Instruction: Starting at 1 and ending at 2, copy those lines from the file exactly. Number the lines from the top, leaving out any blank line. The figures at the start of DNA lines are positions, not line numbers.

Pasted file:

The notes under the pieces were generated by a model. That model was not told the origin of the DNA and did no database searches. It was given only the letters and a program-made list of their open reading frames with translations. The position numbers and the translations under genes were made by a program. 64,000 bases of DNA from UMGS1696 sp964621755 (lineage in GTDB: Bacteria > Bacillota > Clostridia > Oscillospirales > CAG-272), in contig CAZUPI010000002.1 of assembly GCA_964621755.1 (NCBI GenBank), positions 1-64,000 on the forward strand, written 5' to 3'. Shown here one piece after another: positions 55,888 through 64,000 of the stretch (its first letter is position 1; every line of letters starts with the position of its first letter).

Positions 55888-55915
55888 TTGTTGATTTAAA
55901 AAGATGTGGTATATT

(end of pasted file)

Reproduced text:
The notes under the pieces were generated by a model. That model was not told the origin of the DNA and did no database searches. It was given only the letters and a program-made list of their open reading frames with translations. The position numbers and the translations under genes were made by a program. 64,000 bases of DNA from UMGS1696 sp964621755 (lineage in GTDB: Bacteria > Bacillota > Clostridia > Oscillospirales > CAG-272), in contig CAZUPI010000002.1 of assembly GCA_964621755.1 (NCBI GenBank), positions 1-64,000 on the forward strand, written 5' to 3'. Shown here one piece after another: positions 55,888 through 64,000 of the stretch (its first letter is position 1; every line of letters starts with the position of its first letter).

Positions 55888-55915